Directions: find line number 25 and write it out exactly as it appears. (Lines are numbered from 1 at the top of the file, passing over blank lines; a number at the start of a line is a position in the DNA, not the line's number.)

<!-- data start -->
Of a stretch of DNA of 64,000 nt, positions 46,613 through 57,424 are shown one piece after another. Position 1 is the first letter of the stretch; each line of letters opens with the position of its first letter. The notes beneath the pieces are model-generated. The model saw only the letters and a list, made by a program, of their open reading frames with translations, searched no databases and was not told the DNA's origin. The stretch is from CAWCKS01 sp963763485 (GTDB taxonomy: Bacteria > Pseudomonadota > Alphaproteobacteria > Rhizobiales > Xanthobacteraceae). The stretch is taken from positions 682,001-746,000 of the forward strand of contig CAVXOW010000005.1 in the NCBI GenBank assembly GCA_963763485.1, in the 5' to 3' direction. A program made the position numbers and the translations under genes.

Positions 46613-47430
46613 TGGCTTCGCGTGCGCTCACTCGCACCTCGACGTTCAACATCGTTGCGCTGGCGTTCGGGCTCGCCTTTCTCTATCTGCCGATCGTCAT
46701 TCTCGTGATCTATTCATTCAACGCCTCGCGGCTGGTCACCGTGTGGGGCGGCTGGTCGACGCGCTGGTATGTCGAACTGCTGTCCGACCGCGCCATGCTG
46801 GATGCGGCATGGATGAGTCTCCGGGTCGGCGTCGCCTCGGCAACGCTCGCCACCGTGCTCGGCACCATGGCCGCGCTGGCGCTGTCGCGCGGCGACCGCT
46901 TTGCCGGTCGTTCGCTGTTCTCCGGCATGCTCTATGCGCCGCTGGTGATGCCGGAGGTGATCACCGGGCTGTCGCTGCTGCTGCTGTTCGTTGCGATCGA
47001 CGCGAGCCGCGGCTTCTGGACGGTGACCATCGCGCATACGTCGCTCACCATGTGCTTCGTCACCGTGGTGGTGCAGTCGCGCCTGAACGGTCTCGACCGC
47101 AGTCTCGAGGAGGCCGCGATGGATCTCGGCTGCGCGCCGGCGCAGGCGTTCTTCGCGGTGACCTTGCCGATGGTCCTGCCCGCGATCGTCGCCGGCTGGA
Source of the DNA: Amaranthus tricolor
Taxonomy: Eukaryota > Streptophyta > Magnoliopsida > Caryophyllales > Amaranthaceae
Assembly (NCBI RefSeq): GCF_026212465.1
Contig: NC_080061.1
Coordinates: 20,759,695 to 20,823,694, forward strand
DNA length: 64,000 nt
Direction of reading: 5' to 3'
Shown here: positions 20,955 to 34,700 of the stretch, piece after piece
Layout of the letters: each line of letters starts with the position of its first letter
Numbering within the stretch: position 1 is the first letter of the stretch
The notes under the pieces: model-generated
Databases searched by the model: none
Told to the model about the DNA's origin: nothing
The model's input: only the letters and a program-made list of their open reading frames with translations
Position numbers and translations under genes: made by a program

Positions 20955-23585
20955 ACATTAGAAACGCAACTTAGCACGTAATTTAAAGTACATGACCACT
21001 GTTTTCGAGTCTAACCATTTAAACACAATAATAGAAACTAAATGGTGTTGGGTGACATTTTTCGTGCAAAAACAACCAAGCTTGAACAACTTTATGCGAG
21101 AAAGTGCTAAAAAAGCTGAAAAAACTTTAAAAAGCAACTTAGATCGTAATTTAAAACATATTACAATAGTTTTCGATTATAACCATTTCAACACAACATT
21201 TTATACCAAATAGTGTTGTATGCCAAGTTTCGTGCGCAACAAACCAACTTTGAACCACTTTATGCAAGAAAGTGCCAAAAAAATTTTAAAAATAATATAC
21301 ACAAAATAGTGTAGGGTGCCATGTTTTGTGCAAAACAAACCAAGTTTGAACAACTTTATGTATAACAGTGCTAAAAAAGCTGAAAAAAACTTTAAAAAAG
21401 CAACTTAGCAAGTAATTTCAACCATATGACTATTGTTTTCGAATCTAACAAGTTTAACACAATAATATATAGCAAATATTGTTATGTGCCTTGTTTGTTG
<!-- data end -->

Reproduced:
20955 ACATTAGAAACGCAACTTAGCACGTAATTTAAAGTACATGACCACT